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A Grieving Mother’s Manifesto

By Dr. Joanne Cacciatore
I am a mother. I am a bereaved mother. My child died, and this is my reluctant path. It is not a path of my choice, but it is a path I must walk mindfully and with intention. It is a journey through the darkest night of my soul and it will take time to wind through the places that scare me.
Every cell in my body aches and longs to be with my beloved child. On days when grief is loud, I may be impatient, distracted, frustrated, and unfocused. I may get angry more easily, or I may seem hopeless. I will shed many, many, many tears. I won’t smile as often as my old self. Smiling hurts now. Most everything hurts some days, even breathing.
But please, just sit beside me.
Say nothing.
Do not offer a cure.
Or a pill, or a word, or a potion.
Witness my suffering and don’t turn away from me.
Please be gentle with me.
And I will try to be gentle with me too.
I will not ever “get over” my child’s death so please don’t urge me down that path.
Even on days when grief is quiescent, when it isn’t standing loudly in the foreground, even on days when I am even able to smile again, the pain is just beneath the surface.
There are day when I still feel paralyzed. My chest feels the sinking weight of your absence and, sometimes, I feel as if I will explode from the grief.
Losing my child affects me in so many ways: as a woman, a mother, a human being. It affects every aspect of me: spiritually, physically, mentally, and emotionally. There are days when I barely recognize myself in the mirror anymore.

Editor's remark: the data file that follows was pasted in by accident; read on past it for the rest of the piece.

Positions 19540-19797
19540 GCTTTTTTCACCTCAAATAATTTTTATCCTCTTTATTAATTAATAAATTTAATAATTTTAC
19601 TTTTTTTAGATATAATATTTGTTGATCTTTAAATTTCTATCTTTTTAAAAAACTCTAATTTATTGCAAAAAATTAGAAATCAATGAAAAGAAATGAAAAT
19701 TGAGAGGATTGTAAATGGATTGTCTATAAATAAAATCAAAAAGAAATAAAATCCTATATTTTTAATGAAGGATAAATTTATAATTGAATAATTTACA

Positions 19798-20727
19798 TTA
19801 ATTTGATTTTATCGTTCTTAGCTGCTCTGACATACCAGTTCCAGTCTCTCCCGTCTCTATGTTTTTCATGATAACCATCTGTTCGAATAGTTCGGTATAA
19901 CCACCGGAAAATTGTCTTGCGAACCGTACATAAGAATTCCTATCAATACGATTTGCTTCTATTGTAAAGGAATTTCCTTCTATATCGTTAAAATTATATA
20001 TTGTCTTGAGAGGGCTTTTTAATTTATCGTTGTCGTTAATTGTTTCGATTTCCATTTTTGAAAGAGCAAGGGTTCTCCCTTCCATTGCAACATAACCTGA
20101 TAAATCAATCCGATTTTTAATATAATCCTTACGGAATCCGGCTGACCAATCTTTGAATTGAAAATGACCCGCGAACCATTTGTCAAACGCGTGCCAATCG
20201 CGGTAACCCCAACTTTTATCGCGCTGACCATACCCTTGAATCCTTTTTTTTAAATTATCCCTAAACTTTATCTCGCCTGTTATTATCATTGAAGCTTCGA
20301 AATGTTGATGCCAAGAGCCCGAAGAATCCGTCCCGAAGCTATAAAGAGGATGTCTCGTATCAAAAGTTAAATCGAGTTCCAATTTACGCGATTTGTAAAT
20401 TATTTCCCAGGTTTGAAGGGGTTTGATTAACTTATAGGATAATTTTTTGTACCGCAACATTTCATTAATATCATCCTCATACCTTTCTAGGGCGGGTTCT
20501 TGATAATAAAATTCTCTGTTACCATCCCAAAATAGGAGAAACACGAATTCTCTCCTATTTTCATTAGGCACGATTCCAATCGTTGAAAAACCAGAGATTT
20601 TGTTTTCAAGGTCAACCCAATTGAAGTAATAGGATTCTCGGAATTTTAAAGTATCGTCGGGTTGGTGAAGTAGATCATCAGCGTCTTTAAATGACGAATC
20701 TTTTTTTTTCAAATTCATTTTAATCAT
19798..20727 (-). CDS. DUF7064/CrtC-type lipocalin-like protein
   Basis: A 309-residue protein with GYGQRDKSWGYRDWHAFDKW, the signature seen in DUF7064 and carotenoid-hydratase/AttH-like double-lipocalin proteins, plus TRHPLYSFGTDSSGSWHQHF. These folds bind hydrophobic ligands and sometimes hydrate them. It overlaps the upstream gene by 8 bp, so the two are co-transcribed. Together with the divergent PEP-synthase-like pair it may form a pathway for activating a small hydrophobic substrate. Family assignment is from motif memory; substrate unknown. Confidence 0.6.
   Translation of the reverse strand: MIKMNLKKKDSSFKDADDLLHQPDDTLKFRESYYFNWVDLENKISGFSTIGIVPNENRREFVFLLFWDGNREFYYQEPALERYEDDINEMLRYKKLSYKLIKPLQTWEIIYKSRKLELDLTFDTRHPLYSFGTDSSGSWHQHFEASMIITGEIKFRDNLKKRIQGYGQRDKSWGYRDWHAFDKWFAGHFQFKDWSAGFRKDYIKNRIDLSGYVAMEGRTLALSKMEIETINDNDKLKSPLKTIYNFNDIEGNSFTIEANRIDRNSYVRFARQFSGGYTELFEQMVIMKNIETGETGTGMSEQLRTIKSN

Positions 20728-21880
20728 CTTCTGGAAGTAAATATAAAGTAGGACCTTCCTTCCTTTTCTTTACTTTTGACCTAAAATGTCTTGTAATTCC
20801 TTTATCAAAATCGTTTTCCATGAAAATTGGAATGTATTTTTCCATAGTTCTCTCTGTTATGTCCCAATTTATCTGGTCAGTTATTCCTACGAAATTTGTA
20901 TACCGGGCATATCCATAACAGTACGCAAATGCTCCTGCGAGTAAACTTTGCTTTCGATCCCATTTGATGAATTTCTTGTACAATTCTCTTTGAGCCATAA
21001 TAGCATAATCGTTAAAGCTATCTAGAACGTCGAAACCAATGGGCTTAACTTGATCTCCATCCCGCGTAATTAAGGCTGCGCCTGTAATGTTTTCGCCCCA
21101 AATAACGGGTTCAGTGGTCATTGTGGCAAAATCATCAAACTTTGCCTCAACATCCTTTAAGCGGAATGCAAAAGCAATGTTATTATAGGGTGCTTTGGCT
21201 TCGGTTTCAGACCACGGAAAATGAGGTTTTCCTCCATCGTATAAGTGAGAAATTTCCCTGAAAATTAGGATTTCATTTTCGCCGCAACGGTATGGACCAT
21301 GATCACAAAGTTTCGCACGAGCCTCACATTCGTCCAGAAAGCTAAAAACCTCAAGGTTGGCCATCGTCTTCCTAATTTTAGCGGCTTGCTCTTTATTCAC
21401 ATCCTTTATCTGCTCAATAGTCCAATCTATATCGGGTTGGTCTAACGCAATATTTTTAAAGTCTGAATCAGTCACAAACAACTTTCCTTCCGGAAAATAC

Grief is as personal to me as my fingerprint. Don’t tell me how I should or shouldn’t be grieving or that I should or shouldn’t “feel better by now.” Don’t tell me what’s right or wrong. I’m doing it my way, in my time. If I am to survive this, I must do what is best for me.
My understanding of life will change and a different meaning of life will slowly evolve. What I knew to be true or absolute or real or fair about the world has been challenged so I’m finding my way, moment-to-moment in this new place. Things that once seemed important to me are barely thoughts any longer. I notice life’s suffering more- hungry children, the homeless and the destitute, a mother’s harsh voice toward her young child- or an elderly person struggling with the door. There are so many things about the world which I now struggle to understand: Why do children die? There are some questions, I’ve learned, which are simply unanswerable.
So please don’t tell me that “ God has a plan ” for me. This, my friend, is between me and my God. Those platitudes slip far too easily from the mouths of those who tuck their own child into a safe, warm bed at night: Can you begin to imagine your own child, flesh of your flesh, lying lifeless in a casket, when “goodbye” means you’ll never see them on this Earth again? Grieving mothers- and fathers- and grandparents- and siblings won’t wake up one day with everything ’okay’ and life back to normal. I have a new normal now.
As time passes, I may gain gifts, and treasures, and insights but anything gained was too high a cost when compared to what was lost. Perhaps, one day, when I am very, very old, I will say that time has truly helped to heal my broken heart. But always remember that not a second of any minute of any hour of any day passes when I am not aware of the presence of my child’s absence, no matter how many years lurk over my shoulder.
So this year, on Mother’s Day, don’t forget that I have another one, another child, whose absence, like the sky, is spread over everything as C.S. Lewis said.
Don’t forget to say, “How are you really feeling this Mother’s Day?” Don’t forget that even if I have living children, my heart still aches for the one who is not here —for I am never quite complete without my child.
My child may have died; but my love – and my motherhood – never will.
drjoanne.blogspot.com/2010/05/grieving-mothers-manifesto.html